A Wisconsin waiter who received no gratuity simply because, according to a nasty note scrawled on the receipt, “service was good, but we don’t tip sinfull [sic] homosexuals,” has gotten kindness — and cash — returned to him in spades.
“To the folks who felt it was necessary to write this hateful note and not tip...don't worry me and about 250 others will cover the tip for you,” wrote Eric Salzwedel in a Facebook post displaying the first receipt and a second, for a $45 meal that he had at the same Madison restaurant with the same (requested) server — and a whopping $4,500 tip.
It was the collective donations from about 250 people around the country who responded with grace and generosity to Salzwedel’s Venmo challenge, to right the wrong, which he blasted across social media through his Do Good Wisconsin organization, which aims to promote the vast amounts of good done by both businesses and individuals across the state.
Salzwedel, who works as a consultant for for-profit companies on community outreach and charitable giving, tells Yahoo Life that he learned about the first receipt through a mutual friend of the server’s and that he knew immediately that he wanted to respond.
“I’m always big into just treating people right, with respect and being kind to one another,” he explains. Seeing the receipt, he thought, “this just isn’t right… and I wanted to show there’s more love than hate out there.”
He adds, “This really upset me that someone would do something like this. To go to the extent of saying it was good service, but because of their sexual orientation, they decided not to give them a tip.”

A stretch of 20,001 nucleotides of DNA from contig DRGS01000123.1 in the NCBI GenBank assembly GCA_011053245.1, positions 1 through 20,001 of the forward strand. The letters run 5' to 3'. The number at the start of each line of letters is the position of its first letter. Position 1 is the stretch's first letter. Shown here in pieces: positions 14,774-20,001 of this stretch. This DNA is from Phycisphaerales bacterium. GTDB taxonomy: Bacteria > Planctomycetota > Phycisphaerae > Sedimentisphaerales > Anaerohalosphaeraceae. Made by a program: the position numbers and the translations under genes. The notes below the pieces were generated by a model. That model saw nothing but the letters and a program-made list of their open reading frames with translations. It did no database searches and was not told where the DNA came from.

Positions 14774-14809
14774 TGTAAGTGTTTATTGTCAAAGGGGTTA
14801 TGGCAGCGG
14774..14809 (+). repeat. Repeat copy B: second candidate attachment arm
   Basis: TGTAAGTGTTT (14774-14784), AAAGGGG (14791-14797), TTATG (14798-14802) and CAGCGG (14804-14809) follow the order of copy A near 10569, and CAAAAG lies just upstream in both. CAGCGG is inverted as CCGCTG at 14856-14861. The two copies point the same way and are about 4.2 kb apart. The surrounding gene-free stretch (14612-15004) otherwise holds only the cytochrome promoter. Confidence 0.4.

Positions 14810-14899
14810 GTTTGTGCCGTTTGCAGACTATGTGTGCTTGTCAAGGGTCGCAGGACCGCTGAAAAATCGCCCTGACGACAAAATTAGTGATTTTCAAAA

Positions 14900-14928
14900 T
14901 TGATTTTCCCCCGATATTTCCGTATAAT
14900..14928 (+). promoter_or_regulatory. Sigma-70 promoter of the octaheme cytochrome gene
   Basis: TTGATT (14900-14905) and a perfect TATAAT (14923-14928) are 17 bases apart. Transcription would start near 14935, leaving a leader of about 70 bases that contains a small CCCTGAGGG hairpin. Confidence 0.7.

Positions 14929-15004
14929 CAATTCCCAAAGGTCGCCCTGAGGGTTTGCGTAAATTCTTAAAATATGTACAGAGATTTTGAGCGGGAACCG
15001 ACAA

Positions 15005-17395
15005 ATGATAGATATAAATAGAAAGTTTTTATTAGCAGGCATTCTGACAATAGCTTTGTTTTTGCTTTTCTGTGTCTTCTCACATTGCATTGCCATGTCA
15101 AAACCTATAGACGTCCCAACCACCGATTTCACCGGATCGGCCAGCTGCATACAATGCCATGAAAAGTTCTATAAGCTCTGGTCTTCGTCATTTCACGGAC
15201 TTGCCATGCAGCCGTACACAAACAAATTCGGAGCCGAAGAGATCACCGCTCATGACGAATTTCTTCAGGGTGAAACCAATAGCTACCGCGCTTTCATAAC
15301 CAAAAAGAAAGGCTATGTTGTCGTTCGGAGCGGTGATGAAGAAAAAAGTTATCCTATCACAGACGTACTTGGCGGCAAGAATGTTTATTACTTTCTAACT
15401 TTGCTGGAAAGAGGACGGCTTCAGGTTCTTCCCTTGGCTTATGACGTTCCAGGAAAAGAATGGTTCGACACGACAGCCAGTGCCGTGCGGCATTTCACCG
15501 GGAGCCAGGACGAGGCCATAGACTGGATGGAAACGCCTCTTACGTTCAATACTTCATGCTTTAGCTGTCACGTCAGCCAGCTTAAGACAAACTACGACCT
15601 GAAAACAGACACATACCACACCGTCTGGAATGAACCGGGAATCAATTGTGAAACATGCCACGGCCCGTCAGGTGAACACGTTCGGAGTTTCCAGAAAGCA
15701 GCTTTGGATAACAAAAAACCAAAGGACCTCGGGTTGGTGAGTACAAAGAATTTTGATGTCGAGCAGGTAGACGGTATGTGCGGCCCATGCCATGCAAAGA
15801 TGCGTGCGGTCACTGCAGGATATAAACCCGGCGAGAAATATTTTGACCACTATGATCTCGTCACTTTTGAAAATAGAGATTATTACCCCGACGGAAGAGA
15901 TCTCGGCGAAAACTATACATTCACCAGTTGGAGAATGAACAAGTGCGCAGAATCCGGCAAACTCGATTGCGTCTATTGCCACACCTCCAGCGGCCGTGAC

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Through his organization, Salzwedel spent much of 2020 doing Venmo challenges to raise big tips for servers and delivery drivers struggling amidst the pandemic, giving out a total of $20,000 thanks to all the donations.
So, returning to that model to crowdsource for this waiter was second nature — although he was still happily surprised by how swiftly people responded, amassing the $4,500 within just 36 hours.
“Probably half the people that had contributed were people who I didn’t even know who they were — and from around the country, giving usually $5 to $20… but as little as $2 and [up to] $100,” Salzwedel reports, “and with messages like ‘love is love’ and ‘give him a hug for me.’”
When he presented the waiter — who has requested anonymity throughout this process — with the tip, explaining that it was the sum of more than 250 contributors, he was overwhelmed.
“Just super grateful,” Salzwedel says, adding that he was so moved by the gesture that he decided to pay it forward — donating a portion of the huge tip to the Trevor Project, a national organization providing crisis intervention and suicide prevention services to LGBTQ youth, along with all the donations, totaling around $300, that have come in since.
And that, says Salzwedel, is exactly the response he always wishes for when spreading good — that it moves others to follow suit.
“At the end of the day, I just hope it will inspire others to do this, too, to say, ‘I can do that,’” he says. “We’re going through so much right now. It’s important to be nice to each other.”